Mariners closer David Aardsma (Photo by Otto Greule Jr/Getty Images)
Prospect Retro: David Aardsma
Pitchers who throw hard get plenty of chances, even if they aren't particularly successful. Many times an ineffective pitcher with a good arm remains just that: ineffective. However, occasionally a "good arm/ bad result" guy will figure something out and blossom. Case in point: Mariners closer David Aardsma.
David Aardsma was the closer for Rice University, winners of the College World Series, back in 2003. He broke Matt Anderson's career and season saves records for the Owls, using a 94-98 MPH fastball, an erratic-but-promising breaking ball, and a good changeup to post a 2.97 ERA with 12 saves and a 46/19 K/BB ratio in 58 innings, allowing 47 hits. Rice coaches had him using a knuckle-curve. Scouts loved his arm and projected him as a big-league closer, but concerns about his command and stressful mechanics hurt his stock just a bit on draft day, pushing him down to 22nd overall after some talk that he could go in the top ten. He signed without much delay and went to San Jose in the California League, where he picked up eight more saves, posting a 1.96 ERA with a 28/7 K/BB in 18 innings. I gave him a Grade B in my 2004 book, writing that he would move quickly if his command held up.
The Giants were aggressive with Aardsma in 2004, assigning him to Triple-A Fresno. He held his own in the Pacific Coast League, picking up 11 saves, posting a 3.09 ERA, with a 53/29 K/BB in 55 innings and 46 hits allowed. The walks were a little high, but considering the jump in competition it was a good year. He continued to top out at 98 MPH on his best days, but his average velocity slipped downward into the 91-94 MPH range. His changeup was decent, but he dropped the knuckle-curve he used at Rice in favor of a more traditional slider, which gave problems. He got knocked around in a major league trial, giving up 20 hits in 10.2 innings, showing poor command with a 5/10 K/BB, leading to a 6.75 ERA.I gave him another Grade B in the 2005 book.
After a rough spring training, the Giants sent Aardsma back one level to being 2005, using him as a starter at Double-A Norwich to give him more innings to work on his breaking ball. The results looked okay on paper: he went 6-2 with a 2.93 ERA and a 30/13 K/BB in 46 innings, but his strikeout rate went way down and his velocity was subpar, just 89-92 MPH. He didn't show much improvement with the slider, and the Giants ended up trading him to the Cubs in May. Sent to Double-A West Tennessee by Chicago, he moved back to the bullpen but his velocity did not return, still just 89-92 MPH and even lower at times. He posted a 3.91 ERA and a 43/32 K/BB in 51 innings, with 48 hits allowed. By the end of the season, his stock had dropped so much that he didn't even rank in Chicago's Top 30 prospects according to Baseball America. He still had command problems, the slider was still shaky, and he no longer threw very hard. A lot of people felt he was trying to pitch through an injury, that his mechanics and the whole "Rice pitchers get hurt" thing was catching up with him. I put him in my book, but with a Grade C rating.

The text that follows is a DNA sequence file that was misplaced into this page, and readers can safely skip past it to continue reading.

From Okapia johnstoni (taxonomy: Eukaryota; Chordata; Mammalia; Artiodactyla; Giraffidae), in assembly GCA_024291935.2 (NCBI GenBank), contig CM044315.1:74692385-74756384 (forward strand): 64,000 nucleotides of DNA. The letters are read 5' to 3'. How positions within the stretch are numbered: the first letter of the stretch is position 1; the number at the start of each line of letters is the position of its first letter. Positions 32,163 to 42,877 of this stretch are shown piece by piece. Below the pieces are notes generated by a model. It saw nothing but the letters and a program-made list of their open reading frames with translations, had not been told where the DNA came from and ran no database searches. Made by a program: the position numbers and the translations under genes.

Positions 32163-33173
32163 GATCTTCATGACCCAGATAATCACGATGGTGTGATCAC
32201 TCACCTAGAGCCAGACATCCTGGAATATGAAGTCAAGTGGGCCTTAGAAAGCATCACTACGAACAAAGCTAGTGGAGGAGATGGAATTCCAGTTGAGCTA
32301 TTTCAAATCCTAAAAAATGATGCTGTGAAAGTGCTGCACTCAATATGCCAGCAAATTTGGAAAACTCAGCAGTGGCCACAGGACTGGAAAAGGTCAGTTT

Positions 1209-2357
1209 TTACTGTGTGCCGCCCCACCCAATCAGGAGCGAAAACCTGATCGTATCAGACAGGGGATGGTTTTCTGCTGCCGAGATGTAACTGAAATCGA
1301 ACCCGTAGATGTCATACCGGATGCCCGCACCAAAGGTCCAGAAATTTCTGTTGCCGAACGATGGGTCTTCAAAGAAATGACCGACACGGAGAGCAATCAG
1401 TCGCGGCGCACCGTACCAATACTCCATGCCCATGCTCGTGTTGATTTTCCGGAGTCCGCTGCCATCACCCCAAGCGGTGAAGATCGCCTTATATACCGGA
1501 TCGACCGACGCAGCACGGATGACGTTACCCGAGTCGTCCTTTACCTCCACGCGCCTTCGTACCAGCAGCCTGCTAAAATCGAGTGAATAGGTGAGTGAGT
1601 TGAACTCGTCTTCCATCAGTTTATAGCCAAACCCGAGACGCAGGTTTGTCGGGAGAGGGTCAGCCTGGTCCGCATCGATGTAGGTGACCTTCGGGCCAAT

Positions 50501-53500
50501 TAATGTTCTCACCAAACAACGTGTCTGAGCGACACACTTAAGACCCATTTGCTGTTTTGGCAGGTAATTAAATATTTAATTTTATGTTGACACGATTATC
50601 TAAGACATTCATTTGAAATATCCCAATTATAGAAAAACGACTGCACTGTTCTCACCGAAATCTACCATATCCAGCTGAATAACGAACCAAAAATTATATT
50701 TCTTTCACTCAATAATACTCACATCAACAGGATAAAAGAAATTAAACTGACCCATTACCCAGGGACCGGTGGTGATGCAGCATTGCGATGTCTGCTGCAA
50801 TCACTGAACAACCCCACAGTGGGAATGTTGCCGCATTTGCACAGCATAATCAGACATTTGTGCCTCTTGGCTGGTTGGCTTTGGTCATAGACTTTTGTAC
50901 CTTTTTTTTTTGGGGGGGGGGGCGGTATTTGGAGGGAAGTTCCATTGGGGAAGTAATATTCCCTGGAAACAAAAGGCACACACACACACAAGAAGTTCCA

Aardsma looked better in spring training '06, earning a spot with Triple-A Iowa. He pitched better, with a 3.22 ERA and a 36/15 K/BB in 36 innings, with 31 hits allowed, collecting eight saves. I saw him pitch twice, and both times he was throwing 89-92 MPH with an okay-but-not-great breaking ball. The Cubs gave him a shot in the bullpen when they needed an arm, and he wasn't bad, posting a 4.08 ERA with a 49/28 K/BB in 53 innings, allowing 41 hits. His command wasn't reliable enough for him to be used as a closer, but it looked like he could be a credible middle man.
Aardsma shuttled across town to the White Sox for 2007, splitting the season between Triple-A Charlotte (4.33 ERA, 45/11 K/BB in 35 innings, 15 saves) and the White Sox (6.40 ERA, 36/17 K/BB in 32 innings, 39 hits). Although his ERA with the White Sox was ugly, there were signs of progress: his K/IP was strong, and his velocity was coming back, averaging 94.8 MPH in his major league time. His FIP was much better than his ERA at 4.29. He began to use a new pitch, a split-fingered fastball.
Despite the flashes of promise, the White Sox weren't impressed and designated him for assignment. The Red Sox gave him a shot in '08, and while he fanned 49 in 49 innings and continued throwing 93-94 MPH, he walked 35 guys and posted a 5.55 ERA. The slider remained mediocre, the new splitter was erratic, and command was an obvious problem. Entering 2009, Aardsma was definitely in the "good arm but disappointing category." He got designated for assignment again.
The Mariners gave him a shot last year and he took rapid advantage, seizing the closer role and posting 38 saves with a 2.52 ERA and a 80/34 K/BB in 71 innings, with 49 hits allowed. Compared to '08 and '07, he showed much improved control while maintaining a strong strikeout rate. Interestingly, his average velocity dropped slightly to 94 MPH. He also used his slider much less: he threw it just 6.3% of the time, compared to 13% of the time in '08 and 23% of the time in '07. He completely stopped throwing his standard changeup, using the split-fingered fastball instead. The rations have remained about the same this year: 82% fastballs, 9% sliders, 9% splitters.
What has made the difference for Aarsdma? I see four factors: 1) regaining much (though not all) of the velocity he lost in 2005/2006; 2) better overall control; 3) development of the splitter to go with the fastball and slider; 4) willingness to use the fastball more often.
In college, scouts projected Aardsma as a major league closer. He got there, but the route was roundabout.